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Tula, MexicoQuetzalcoatl established contact with the powerful Central American race of the Toltecs, or Nagualecas; and, says Torquemada in a chapter headed, "De la Poblacion de Tulla y su Senorio":
"They were men great in stature, excellent gold-and-silver smiths. When they landed at Panuco, Quetzalcoatl was at their head and they marched inland, under his direction. They built the splendid city of Tullan, with fine and beautiful houses, temples and palaces, all of greatest magnificence."

The Toltecs intermarried with the natives of the country, and by command of Quetzalcoatl, colonized other parts of Central America. Tollan, says the native historian Ixlilxochitl, was a place of fine palaces and temples.


Eight leagues north east from Mexico City is the plain anciently called the "Path of the Dead" (Micoatl). In it two lagoons dedicated to the sun (Tonatiuh), and the moon (Metzli). Hundreds of pyramids surround these lakes, forming streets in dead-straight lines, running east west, north south. On top of the Mexican teocallis - a truncated, or polled pyramid, with a temple atop - stood two colosal statues, one to the sun, the other to the moon. Plated of gold sheathed the stone and the statues fairly dazzled the eyes. Naturally, the gold hungry Castillian soldiers of Cortez stripped off the gold, and the statues were destroyed by a fanatical Spanish Franciscan priest, bishop Zumaraga, who broke every "idolo" he could see.


In Anahuac was found the great Teocallis of Choluhuan. It is described thus, in an unpublished Spanish manuscript by Don Pedro de los Rios, written in A.D. 1556:
"In the interior was a square house, built of stone, pillared with beams of cypress. It contained - in the beams - two human skeletons, and there were idols of basalt, and curiously painted and varnished vases. There was no outlet, and the step work was of bricks. An altar at the top was dedicated to the white bearded man Quetzalcoatl; but the Indians say the pyramid was not originally meant to serve for the adoration of Quetzalcoatl".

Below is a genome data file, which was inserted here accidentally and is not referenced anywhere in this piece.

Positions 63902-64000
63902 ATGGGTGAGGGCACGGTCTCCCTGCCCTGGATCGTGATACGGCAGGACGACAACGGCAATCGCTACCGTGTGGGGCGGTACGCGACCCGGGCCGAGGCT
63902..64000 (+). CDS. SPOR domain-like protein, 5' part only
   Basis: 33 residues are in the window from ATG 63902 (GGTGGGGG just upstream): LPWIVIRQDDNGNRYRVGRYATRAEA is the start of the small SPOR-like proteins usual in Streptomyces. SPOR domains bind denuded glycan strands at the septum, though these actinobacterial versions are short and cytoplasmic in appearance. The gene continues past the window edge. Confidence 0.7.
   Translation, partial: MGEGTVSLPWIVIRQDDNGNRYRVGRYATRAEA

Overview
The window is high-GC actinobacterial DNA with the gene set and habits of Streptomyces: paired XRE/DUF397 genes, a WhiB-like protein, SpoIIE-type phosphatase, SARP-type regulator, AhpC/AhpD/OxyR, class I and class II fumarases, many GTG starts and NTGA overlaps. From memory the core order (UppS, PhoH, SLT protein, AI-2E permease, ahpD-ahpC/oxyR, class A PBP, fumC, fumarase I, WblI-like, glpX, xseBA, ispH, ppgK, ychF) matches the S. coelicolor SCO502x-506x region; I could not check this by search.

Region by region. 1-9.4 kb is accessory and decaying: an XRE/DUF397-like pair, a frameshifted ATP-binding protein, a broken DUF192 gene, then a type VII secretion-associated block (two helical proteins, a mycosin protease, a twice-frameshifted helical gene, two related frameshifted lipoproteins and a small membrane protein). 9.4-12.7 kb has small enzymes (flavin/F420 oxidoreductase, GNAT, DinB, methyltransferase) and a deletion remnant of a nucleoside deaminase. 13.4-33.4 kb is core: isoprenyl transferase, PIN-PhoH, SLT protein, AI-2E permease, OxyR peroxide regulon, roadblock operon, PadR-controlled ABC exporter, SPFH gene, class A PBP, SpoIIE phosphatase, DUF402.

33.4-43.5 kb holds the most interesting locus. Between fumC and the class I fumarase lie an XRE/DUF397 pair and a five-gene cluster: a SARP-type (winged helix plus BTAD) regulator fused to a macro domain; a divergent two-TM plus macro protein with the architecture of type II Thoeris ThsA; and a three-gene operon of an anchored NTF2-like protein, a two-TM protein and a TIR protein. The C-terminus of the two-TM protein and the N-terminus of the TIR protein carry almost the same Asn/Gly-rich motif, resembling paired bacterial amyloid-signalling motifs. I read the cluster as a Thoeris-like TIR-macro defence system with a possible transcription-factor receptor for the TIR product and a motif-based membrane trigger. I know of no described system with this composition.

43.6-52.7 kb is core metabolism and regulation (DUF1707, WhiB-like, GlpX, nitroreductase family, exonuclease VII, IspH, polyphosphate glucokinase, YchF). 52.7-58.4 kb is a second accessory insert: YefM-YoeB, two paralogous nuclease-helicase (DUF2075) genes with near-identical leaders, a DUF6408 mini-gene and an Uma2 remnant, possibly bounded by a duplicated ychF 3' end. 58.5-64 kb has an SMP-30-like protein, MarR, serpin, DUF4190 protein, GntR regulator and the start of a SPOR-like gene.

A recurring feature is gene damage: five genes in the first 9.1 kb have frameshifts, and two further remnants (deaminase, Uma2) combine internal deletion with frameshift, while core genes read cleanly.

Quetzalcoatl, and other Atlanteans, were in the ancient dead city of Palenque, Chiapas, the frontier state of modern Mexico, but that ancient town with its palaces, temples, waterways, bridges and pyramids existed long ages before the Mayas came there. It is at the other famous Mayan town or dead city of Chichen Itza, in Yucatan, well known to American archaeologists, that there is found a significant memorial of Quetzalcoatl: he is represented, in stone, as Atlas supporting the world. And, as is known, Atlas gave his name to the drowned Atlantean island-continent. Quetzalcoatl and the other men made the Central American region so rich and fertile that it was said, in an old Quiche chronicle: "a head of maize was a burden for a strong man to carry".

Then there came a change in the spirit of the scene. The time of the Great Catastrophe was drawing nearer.